An Institute of Medicine panel recommended insurance companies cover contraception without copayments.
Contraception - along with such care as diabetes tests during pregnancy and screening for the virus that causes cervical cancer - was one of eight recommended preventive services for women.
"Unintended pregnancies carry health consequences for the mother - psychological, emotional and physical - and also consequences for the newborn," said Dr. Linda Rosenstock, panel chairwoman and dean of public health at the University of California, Los Angeles. "The overwhelming evidence was strongly supportive of the health benefit" of contraception.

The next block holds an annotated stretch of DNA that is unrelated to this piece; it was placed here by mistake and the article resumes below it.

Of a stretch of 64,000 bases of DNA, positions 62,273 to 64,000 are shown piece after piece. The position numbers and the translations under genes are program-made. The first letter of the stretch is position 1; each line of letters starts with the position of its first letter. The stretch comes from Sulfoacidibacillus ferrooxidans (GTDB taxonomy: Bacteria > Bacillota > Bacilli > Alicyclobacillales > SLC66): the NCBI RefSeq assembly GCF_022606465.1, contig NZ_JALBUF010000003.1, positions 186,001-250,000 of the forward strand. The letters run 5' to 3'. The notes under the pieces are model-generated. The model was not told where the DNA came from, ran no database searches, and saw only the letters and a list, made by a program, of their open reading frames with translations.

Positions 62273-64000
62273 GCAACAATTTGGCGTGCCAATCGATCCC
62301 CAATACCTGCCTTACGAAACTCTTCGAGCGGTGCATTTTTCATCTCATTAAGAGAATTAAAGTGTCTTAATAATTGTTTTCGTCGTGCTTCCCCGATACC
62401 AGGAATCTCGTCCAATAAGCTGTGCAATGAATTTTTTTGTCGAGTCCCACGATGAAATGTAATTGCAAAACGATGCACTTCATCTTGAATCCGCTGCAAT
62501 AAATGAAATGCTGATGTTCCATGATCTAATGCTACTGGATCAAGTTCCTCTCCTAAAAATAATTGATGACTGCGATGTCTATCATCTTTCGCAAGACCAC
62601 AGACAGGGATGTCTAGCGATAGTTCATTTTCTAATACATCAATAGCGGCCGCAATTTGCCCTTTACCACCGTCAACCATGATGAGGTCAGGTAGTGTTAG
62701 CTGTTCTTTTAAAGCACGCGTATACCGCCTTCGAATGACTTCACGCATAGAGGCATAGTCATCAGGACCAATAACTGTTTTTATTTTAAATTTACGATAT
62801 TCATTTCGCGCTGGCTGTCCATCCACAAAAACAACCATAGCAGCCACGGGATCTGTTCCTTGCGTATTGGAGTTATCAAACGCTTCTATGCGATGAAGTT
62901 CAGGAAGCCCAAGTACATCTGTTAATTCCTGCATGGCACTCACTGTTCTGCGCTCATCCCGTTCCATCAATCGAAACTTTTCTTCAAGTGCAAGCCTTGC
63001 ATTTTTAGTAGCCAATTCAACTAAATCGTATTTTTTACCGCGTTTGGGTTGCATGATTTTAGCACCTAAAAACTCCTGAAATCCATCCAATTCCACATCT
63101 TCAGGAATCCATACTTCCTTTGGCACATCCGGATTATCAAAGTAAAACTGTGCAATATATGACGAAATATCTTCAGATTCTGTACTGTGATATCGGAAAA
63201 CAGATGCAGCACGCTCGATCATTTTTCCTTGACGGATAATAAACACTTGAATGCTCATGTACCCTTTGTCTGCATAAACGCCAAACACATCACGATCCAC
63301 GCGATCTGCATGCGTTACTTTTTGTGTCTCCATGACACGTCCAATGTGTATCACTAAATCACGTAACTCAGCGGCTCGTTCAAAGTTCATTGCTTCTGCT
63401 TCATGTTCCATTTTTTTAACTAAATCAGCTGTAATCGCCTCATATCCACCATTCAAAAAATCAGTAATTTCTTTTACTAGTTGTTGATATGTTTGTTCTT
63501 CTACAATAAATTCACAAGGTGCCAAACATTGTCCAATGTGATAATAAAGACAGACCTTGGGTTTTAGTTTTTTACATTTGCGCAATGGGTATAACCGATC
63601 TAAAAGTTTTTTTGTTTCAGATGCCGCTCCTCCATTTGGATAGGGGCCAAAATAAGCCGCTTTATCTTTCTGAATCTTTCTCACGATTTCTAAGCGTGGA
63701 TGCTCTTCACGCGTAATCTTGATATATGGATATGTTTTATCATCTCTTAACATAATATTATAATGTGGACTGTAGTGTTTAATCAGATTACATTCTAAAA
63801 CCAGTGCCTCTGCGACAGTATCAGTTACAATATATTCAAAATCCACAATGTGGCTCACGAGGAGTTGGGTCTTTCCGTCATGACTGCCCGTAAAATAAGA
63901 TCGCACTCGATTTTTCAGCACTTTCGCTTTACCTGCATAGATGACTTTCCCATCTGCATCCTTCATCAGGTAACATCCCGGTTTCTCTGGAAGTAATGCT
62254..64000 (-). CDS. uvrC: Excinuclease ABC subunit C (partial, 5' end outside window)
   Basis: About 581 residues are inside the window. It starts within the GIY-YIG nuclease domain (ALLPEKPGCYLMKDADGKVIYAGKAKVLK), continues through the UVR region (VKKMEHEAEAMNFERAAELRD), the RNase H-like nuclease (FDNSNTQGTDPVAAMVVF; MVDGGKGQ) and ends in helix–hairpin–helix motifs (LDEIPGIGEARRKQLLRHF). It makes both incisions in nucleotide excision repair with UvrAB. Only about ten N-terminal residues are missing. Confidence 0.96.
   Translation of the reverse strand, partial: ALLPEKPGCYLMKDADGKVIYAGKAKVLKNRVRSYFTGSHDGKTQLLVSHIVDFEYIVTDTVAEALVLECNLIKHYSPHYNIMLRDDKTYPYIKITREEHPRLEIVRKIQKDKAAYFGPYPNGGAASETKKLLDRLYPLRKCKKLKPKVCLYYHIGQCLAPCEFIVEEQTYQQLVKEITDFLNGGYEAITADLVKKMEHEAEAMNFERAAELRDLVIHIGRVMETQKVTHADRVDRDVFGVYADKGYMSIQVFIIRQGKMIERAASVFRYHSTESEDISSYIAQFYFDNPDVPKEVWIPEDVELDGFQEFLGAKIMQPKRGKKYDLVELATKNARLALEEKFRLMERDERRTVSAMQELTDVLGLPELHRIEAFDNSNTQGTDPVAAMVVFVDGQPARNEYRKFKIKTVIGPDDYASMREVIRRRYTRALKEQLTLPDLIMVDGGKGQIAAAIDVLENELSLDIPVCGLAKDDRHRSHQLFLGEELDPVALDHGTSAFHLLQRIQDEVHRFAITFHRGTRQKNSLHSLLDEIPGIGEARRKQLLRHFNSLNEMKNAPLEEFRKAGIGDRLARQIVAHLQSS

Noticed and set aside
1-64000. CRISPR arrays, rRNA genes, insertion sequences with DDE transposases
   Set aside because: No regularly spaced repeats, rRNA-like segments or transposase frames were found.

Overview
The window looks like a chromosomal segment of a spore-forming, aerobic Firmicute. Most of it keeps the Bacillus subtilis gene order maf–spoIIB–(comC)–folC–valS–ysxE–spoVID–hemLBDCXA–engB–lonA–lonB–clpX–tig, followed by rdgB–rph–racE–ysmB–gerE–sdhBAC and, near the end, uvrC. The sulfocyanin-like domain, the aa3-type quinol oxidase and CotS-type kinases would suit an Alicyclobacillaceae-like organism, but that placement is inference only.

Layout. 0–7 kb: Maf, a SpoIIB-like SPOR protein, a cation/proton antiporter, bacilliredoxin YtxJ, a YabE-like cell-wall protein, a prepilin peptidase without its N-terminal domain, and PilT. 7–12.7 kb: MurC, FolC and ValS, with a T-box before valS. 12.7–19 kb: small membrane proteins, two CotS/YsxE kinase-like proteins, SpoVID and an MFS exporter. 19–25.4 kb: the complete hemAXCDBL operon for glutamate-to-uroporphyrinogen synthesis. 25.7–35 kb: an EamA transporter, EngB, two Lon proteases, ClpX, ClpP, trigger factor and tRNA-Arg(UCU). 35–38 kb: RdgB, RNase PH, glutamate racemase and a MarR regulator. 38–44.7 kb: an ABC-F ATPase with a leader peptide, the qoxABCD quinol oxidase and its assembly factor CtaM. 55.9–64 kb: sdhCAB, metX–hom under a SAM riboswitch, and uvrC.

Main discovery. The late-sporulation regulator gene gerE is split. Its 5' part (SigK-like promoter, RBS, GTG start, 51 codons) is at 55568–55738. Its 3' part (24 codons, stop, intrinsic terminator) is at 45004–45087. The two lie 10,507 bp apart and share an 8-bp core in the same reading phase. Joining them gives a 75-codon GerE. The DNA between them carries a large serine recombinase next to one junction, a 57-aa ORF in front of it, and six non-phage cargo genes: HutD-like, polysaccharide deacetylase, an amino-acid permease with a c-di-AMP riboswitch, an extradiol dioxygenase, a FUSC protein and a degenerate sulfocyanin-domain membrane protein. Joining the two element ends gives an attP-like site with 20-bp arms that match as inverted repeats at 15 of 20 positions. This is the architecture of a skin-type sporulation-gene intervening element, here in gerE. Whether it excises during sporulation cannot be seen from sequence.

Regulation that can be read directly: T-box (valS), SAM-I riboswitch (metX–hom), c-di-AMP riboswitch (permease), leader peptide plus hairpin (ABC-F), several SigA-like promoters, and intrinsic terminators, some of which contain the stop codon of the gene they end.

Medical experts say easier access could start a shift to more reliable forms of long-acting birth control, such as implants or IUDs. Emergency contraception, known as the morning-after pill, would also be covered.
The Health and Human Services Secretary Kathleen Sebelius called the recommendations "historic," saying they are based on science. She is expected to make decision by Aug. 1.
The recommendations will become effective for insurance plans a year after the final decision is posted.
The Associated Press contributed to this story.